We define a consumer as a person who uses a product regularly. The term “consumer” gets derived from the word “consuming,” which means “to use.” In this case, a consumer is an individual who purchases something for their personal use.
According to the Consumer Protection Act of 1986, it does not cover a person who purchases a product with the intent of adding value or reselling it for a business reason. However, such commodities or services can get used to making a living or self-employment.
Any user who consumes things with the buyer’s consent, other than the buyer who purchases the commodities, falls under the Consumer category. It includes the individual who provides the services for a fee.
Furthermore, the customer will be considered the recipient of such services. In India, there are three consumer protection councils:
- Central Protection Council (on a national level)
- State Protection Council (at the state level)
- District Protection Council at district level
Here is an example. Assume you are the head of the household, and you go to the store to buy some milk packets. You are a customer until you buy those packets. However, when you and your family consume it, they are the consumers.
Quality of service and influence on your customers are crucial factors in business success. As a result, surveys and consumer reports are in high demand. It is the point at which you have the authority to determine the real nature and quality of the goods.
Types of Consumers
- The Extrovert Type: These consumers have a penchant for branded things. They will most likely continue with them and attempt to become dedicated followers. They have a strong probability of becoming brand supporters if provided with high-quality items and services.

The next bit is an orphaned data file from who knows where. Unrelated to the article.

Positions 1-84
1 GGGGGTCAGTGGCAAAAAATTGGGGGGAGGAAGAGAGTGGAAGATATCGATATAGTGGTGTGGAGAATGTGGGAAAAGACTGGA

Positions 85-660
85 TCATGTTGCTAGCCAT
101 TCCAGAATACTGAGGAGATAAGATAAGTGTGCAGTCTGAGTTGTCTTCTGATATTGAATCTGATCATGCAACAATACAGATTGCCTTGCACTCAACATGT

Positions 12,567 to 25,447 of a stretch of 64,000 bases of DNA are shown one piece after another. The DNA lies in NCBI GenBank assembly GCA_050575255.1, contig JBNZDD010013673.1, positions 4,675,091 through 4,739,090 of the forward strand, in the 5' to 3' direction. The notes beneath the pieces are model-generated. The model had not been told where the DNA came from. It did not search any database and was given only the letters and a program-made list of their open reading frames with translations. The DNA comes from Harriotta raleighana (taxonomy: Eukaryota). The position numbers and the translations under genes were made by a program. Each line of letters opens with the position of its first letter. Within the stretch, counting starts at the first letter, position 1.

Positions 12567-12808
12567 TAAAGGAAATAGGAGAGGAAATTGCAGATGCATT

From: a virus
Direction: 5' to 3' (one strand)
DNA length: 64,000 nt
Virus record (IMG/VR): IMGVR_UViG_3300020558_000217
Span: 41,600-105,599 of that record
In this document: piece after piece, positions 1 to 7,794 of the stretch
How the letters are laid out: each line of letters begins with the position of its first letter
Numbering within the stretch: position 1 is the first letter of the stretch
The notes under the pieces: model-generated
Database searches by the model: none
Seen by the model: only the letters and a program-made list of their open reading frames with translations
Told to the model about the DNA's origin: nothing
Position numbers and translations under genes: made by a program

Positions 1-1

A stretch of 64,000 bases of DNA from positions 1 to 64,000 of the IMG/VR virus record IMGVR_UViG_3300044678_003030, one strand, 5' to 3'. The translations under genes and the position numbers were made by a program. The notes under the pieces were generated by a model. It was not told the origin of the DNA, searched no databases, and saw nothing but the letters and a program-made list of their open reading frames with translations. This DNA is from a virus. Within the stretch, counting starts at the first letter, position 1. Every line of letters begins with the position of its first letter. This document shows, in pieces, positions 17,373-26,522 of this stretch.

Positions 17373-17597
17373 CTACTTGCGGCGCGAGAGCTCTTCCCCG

- The Inferior Goods Type: They have a significant lack of money and get classified as low-income. The result is that people get forced to purchase what is necessary for survival.
- The Commercial Type: Regardless of their actual need for acquiring commodities, this type of customer will buy goods and products in volume. Commercial use or not, they will purchase goods and products in volume.
- The Discrete Type: As the name implies, these customers prefer a discrete purchasing behaviour. Simply said, they will contemplate spending a significant amount of money on a limited number of products, such as cosmetics, jewellery, or clothing. And will largely avoid saving money in the other areas.
Consumer vs Customer: What is the Exact Difference?
|Meaning:||A consumer is the end-user of products or services, whereas a client is the one who purchases them.||A customer can be a consumer, but the opposite is not valid.|
|Target Audience:||Anyone may be a consumer. It might be an individual, a firm, a family, or a group.||On the other hand, a customer is more akin to a single entity or a corporation as a whole.|
|Selling Purposes:||While a consumer does not have the legal authority to sell the goods, he may sell them to another person.||A customer, on the other hand, is eligible to do so.|